Today it is time for our regular feature that strays well beyond this website’s “core business” (identifying great value wines for informal everyday drinking) to look at more expensive wines.
Once in a while, most of us have a special occasion that calls for wine as special as the event – and which inevitable means prices that reflect that distinctiveness.
As most subscribers will know, we call our feature recommending wine like that our “Sunday Best” collection – a slightly old-fashioned name I know but it does accentuate the points of difference from mainstream “MidWeek Wines” activity.
Last call for burly reds
Apart from their (sparing) use with barbecues, summer usually means we leave heavy duty reds behind and move to lighter versions; high alcohol and hot weather are very poor bedfellows.
Before we leave sturdy reds though, there is just time to enjoy this excellent shiraz from Langhorne Creek made there by the Willson family – Scottish émigrés who named this version after their original hometown.
Dark and dense, 2017 Bremerton Selkirk Shiraz (£14.99 at www.greatgrog.co.uk and 14.5% abv) has textured cherry and ripe plum fruit, soft tannin, good acidity counterbalanced by a touch of sweetness and background flavours of cinnamon, chocolate and peppercorns.
Staying with robust fare
Can’t leave intense reds without paying tribute to this exquisite Bordeaux blend from Stellenbosch that brilliantly captures those slightly green aromas and graphite background that seem so typical of claret country but so elusive outside it.
While not cheap, wine of this quality from, say, Bordeaux itself would attract a much higher price.
Enjoy then the heady cocktail of aniseed, cola, nuts and cocoa that 2013 Glenelly Lady May (£33.25 at www.frontierfinewines.co.uk and 14.5%) allows to mingle with its intense bramble and plum fruit, good acidity, skilfully balanced tannin and very long finish.
Before we leave reds altogether ….
Because of its blending excellence in Rioja and the Southern Rhone, we tend to overlook how good – and different – grenache can be all on its own, but some parts of the new world need no convincing.
So, back to South Australia we go for the aromatic yet smoky 2018 Samuel’s Collection Barossa Bush Vine Grenache (£16.99 at www.houseoftownend.com) and 14.5%) which has earthy raspberry and cherry fruit, orange influenced acidity, controlled tannin and clove, chocolate and black pepper elements too.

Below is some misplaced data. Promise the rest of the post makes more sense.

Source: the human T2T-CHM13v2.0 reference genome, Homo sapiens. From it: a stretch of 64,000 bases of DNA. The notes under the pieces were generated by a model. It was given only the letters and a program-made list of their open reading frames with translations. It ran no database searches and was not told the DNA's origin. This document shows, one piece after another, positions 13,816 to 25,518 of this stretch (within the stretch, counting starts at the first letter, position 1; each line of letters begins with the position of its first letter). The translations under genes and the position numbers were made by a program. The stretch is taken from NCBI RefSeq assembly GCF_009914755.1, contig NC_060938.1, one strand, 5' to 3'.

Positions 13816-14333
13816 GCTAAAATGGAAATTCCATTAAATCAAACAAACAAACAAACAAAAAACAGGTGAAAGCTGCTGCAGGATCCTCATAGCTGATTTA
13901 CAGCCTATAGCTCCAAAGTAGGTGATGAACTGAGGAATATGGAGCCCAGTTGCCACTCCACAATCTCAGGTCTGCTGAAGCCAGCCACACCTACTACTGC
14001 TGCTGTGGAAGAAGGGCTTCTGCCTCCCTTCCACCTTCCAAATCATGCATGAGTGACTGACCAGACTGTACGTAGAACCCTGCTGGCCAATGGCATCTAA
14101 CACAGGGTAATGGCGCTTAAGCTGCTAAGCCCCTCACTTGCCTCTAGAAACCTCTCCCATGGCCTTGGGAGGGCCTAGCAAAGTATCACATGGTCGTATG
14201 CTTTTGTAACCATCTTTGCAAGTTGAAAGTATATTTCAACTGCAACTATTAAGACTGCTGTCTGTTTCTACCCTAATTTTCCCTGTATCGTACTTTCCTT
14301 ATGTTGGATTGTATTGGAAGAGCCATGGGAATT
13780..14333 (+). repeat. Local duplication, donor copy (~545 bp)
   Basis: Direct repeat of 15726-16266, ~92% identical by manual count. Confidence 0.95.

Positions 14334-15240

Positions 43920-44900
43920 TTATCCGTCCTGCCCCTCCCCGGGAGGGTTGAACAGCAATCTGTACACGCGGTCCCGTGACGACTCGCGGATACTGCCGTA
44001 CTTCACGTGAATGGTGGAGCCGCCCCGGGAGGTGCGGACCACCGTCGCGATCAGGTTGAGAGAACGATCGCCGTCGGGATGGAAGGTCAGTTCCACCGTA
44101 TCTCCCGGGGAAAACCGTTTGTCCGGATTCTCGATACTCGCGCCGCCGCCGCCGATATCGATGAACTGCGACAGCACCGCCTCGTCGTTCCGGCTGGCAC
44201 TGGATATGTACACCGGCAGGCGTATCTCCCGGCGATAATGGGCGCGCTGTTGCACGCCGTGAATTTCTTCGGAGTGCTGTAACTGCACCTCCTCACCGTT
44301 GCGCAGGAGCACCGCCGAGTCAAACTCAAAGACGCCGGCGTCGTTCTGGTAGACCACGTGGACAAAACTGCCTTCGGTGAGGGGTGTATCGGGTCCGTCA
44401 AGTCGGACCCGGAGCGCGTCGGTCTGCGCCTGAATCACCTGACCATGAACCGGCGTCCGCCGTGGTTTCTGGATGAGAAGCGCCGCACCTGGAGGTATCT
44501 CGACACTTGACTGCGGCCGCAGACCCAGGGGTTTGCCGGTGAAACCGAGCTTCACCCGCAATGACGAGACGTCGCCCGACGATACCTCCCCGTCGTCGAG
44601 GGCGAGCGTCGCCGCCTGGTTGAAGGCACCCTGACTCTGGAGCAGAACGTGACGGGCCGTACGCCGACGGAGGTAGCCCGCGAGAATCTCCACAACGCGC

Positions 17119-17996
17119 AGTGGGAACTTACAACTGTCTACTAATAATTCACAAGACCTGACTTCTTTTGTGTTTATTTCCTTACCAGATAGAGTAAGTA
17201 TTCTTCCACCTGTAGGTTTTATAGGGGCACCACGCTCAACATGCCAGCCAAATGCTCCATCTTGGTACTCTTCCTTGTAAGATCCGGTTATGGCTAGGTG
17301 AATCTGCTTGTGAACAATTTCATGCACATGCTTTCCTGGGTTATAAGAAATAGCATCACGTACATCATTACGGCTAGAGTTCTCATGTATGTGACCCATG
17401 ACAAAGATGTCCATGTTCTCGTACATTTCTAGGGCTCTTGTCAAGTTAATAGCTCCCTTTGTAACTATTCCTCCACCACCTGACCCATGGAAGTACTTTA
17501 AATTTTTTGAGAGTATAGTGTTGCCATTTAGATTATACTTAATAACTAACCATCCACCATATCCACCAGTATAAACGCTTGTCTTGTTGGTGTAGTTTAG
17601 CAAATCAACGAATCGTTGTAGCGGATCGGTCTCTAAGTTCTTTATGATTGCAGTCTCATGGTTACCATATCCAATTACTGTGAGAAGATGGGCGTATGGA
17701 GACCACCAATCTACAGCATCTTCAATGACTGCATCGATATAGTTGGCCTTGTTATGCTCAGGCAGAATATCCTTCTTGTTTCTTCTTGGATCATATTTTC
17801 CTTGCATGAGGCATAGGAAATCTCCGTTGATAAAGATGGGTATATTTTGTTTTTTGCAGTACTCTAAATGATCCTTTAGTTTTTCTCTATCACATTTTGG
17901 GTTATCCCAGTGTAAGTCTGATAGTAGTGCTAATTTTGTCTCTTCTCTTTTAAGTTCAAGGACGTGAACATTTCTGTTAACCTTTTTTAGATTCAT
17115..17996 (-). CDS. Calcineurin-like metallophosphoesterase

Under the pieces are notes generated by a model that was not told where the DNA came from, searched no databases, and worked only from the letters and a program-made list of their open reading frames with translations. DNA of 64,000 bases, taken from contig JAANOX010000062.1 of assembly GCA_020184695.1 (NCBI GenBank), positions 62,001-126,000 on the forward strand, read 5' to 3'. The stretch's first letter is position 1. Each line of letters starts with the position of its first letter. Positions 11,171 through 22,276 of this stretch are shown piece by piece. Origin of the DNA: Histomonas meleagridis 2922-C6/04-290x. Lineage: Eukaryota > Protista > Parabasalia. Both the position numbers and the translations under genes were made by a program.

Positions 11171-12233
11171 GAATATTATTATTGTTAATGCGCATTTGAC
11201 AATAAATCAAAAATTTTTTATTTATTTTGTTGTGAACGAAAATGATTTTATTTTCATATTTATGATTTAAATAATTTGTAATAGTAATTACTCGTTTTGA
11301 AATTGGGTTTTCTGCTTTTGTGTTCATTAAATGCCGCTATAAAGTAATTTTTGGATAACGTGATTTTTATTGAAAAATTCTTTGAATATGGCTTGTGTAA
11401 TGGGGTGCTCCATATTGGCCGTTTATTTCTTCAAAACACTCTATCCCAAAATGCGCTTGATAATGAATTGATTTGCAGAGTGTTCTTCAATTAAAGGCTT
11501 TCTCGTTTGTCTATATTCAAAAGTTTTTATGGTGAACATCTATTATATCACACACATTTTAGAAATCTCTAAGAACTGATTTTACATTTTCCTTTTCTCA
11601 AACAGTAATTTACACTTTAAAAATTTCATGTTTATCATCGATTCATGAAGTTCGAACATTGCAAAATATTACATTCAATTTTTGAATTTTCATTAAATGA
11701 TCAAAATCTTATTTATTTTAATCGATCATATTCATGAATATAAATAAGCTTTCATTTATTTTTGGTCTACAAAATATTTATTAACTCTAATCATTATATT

Rosé is for summer though
As hearty reds begin their hibernation until autumn, minds turn to the joys that rosé can bring to summer, especially those delicate versions from Provence.
Gracing many summer lunch tables surely will be the pale but lively and fresh 2018 Le Grand Cros Rosé (£24.76 for a magnum at Berry Bros. and Rudd and 12.5%) and the subtle red currant and crab apple flavours it brings to the party supported, as they are here, by hints of clove and of savoury herbs.
Now for a white based “home run”
Despite its gloriously appropriate name, the bacchus grape is not especially well known.
Originally from Germany (with riesling and silvaner ancestry) it is rapidly becoming the best still white wine grape being grown in England – particularly in the experienced hands of skilled winemakers like those at Bolney.
Note, however, that despite being from the same vintage, there are substantial differences between these two wines – courtesy of a combination of terroir, winemaking techniques and possibly picking time.
The flavours in 2018 Bolney Lynchgate Bacchus (£14.99 from the vineyard – www.bolneywineestate.com and 12%) centre on green apple and melon fruit with pronounced pink grapefruit acidity and a long finish containing quince elements as well as suggestions of white pepper.
Its sister wine though, 2018 Bolney Estate Bacchus (£17.99 from the vineyard – www.bolneywineestate.com and12.5%) is smoother (having had some oak fermentation) but the fruit is riper – more pear and gooseberry perhaps – but still with firm acidity along with a certain grassiness.
Finally to fizz
I have spoken before about the work of Adelaide Hill’s Bird in Hand operation (where Kym Milne MW plays an important role in the winemaking) and here is the sparkling wine made there from pinot noir.
There is very subtle pink tinge to 2019 Bird in Hand Sparkling Pinot Noir (£11.99 – instead of £15.99 until 14 April at Waitrose and 12.5%) which also delivers light, floral strawberry and red currant fruit, biscuit and cream soda background, sharp orange based acidity and hints of spicy sweetness.
Doing things by halves
In these days when spirits need to be lifted but it cannot be done in company, allocating the task to half bottles of champagne is surely a sound strategy.
Just over a 175ml glass of champagne for each of two people is an ideal way of putting sparkle into even social distancing and isolation.
So, let Champagne Billecart-Salmon Brut Reserve (£22.14 for a half bottle at www.vinatis.co.uk and 12%) do the job for you and luxuriate in the finesse and delicacy it brings to the wine’s apple, lemon and peach fruit, pithy orange zestiness, vanilla texture and fine yet very active bubbles
Back on Monday guys with a look at what is on promotion next week and with two (kindly priced) top tips for you to enjoy as well.
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